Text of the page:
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The Blob (1988)

by Steve Habrat

If the 1958 Cold War science-fiction film The Blob wasn’t gory enough for you, then you need to seek out the spiffed up 1988 remake immediately. Yes, there is a remake of The Blob and you’ll be surprised to know that this version goes right for the throat. Director and co-writer Chuck Russell and writer Frank “The Walking Dead” Darabont scrub away some of the innocence that could be found in the playing-it-straight ’58 version and makes things nice and gruesome for the crowd hungry for entrails. While it may not have as much on its mind as the original film did, the film still makes a compelling statement about how the American people could be expendable to their own government in the name of science, making the film worthwhile for those seeking out a heady experience. To me, The Blob ’88 is more concerned about updating the technical side of things and in the process, making our stomachs a little queasy. The Blob ’88 does hold up surprisingly well and the film is a wickedly self-aware little horror offering, but the climax ends up getting tangled in action excess that stalls the film.

After a meteorite crashes to earth and lands out in the secluded woods of Arborville, California, an elderly man begins snooping around the crash site. The elderly man ends up discovering a strange, jelly-like substance that suddenly attaches to his hand and slowly begins devouring the limb. Three high school students, bad-boy Brian (Played by Kevin Dillon), cheerleader Meg (Played by Shawnee Smith), and jock Paul (Played by Donovan Leitch), stumble upon the elderly man and rush him to the hospital. Paul soon discovers that the strange goo has gruesomely devoured the man’s stomach and then finds himself getting attacked by the substance. Meg narrowly escapes the hospital and meets back up with the skeptical Brian, who soon sees the blob in all its horrific action. The two begin trying to warn the local sheriff, Herb Geller (Played by Jeffery DeMunn), who refuses to take their story seriously and instead blames outcast Brian. As the body count racks up, a shadowy government organization led by Dr. Christopher Meddows (Played by Joe Seneca) appears in Arborville, looking to find the blob so they can trap it and study it. Brian and Meg soon discover that the government may not be there to protect them and that there is more to the horrifying organism than they could have ever imagined.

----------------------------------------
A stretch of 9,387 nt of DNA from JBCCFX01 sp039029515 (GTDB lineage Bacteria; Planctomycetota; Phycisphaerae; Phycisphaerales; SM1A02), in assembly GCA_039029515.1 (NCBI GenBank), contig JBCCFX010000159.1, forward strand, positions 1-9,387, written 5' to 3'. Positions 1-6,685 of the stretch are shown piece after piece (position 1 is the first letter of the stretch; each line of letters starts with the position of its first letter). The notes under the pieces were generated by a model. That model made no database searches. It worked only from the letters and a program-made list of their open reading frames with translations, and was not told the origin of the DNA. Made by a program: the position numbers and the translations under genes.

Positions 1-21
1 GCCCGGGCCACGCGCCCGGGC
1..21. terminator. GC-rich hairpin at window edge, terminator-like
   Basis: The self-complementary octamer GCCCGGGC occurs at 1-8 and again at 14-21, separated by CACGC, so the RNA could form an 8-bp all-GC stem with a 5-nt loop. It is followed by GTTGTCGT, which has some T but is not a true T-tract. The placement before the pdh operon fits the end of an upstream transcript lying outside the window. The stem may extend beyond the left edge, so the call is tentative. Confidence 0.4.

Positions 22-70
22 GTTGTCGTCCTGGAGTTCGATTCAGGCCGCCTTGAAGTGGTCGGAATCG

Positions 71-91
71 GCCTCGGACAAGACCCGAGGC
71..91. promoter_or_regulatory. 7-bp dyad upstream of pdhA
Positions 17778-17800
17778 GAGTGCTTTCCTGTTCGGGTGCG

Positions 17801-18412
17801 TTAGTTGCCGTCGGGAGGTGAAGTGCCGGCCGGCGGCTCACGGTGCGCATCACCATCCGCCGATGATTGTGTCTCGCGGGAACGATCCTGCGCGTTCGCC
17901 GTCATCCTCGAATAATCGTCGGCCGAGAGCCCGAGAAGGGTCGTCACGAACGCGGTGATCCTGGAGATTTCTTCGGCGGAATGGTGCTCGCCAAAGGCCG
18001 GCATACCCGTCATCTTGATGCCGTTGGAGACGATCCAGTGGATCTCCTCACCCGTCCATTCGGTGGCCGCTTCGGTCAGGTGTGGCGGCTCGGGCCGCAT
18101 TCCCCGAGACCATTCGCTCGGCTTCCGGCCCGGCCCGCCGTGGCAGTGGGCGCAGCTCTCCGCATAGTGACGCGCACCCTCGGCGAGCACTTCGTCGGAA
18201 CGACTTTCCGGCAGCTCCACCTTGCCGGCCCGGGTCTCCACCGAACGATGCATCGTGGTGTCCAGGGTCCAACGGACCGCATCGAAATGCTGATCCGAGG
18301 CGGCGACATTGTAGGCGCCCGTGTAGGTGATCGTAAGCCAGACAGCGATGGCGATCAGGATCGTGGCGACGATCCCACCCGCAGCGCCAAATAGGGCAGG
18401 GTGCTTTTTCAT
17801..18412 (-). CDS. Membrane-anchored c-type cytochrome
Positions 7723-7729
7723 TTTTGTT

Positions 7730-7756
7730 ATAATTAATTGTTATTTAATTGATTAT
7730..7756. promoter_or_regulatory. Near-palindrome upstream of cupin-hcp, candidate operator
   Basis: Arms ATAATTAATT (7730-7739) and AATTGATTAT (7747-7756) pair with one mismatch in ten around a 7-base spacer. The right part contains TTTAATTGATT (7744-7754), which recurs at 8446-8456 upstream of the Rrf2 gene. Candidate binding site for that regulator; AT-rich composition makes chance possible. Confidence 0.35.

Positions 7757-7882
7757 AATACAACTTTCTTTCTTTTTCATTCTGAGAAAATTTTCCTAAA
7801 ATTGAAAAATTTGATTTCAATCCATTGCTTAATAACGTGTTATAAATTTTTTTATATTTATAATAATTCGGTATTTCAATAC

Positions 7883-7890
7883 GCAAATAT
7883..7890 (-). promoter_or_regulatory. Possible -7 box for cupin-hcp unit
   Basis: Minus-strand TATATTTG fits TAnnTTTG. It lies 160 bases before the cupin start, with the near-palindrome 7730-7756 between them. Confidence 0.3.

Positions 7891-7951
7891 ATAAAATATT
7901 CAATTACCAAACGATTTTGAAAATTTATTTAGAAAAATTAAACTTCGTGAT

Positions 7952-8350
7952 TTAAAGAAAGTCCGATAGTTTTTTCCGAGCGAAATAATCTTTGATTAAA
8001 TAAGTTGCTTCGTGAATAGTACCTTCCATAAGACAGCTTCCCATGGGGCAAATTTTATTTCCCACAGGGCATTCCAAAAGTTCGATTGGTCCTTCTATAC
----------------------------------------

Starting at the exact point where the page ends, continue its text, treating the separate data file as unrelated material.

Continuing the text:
The Blob ’88 has an undeniably effective build-up that erupts in brutal encounters with the alien organism. You see arms eaten off, torsos dissolved, and other revolting injuries from the destructive force. While some of the effects may be showing their age, the gorier aspects of the film are still pretty well done. When the film is keeping the blob largely off screen, with only slight glimpses of it, Darabont and Russell manage to create a seriously creepy B-movie. Naturally, the ending of the film sees the organism in all its goofy glory, causing this shapeless terror to become unintentionally hilarious. The Blob ’88 is also aware of its teen appeal, having the viewer root for two teen heroes who, naturally, morph into barely legal superheroes by the last stand. This is what ends up throwing The Blob ’88 off, the typical 80’s staple of molding the protagonists into unstoppable heroes that can make it out of any situation thrown at them. Yet this teenage perspective also has a number of shining moments, especially an awkward encounter in a drugstore that involves condoms and the local reverend.

The Blob ’88 does have some mighty fine acting for a drive-in update, mostly from stars Kevin Dillon and Shawnee Smith. Dillon, who wears a magnificent mullet, is the stereotypical bad-boy who wears a leather jacket, works on motorcycles, and apparently never attends any school functions. It takes him some time to gain some momentum with Smith, who gets to have some fun as a tough cheerleader. They are a blast to watch in the final crazed moments of this romp. I also enjoyed Jeffery DeMunn as the local sheriff who has a crush on a waitress on the town diner. Things perk up even more when Joe Seneca takes to the screen as Dr. Meddows, who isn’t concerned with helping the townsfolk at all, instead hungry for personal gain. He ends up stealing the movie as a secondary villain who is willing to allow innocent people to perish so he can claim the ultimate prize: A new discovery. The final moments of the film belong to Del Close as the unstable Reverend Meeker, who gets his hands on a frozen sample of the blob and then threatens to use it to end the world.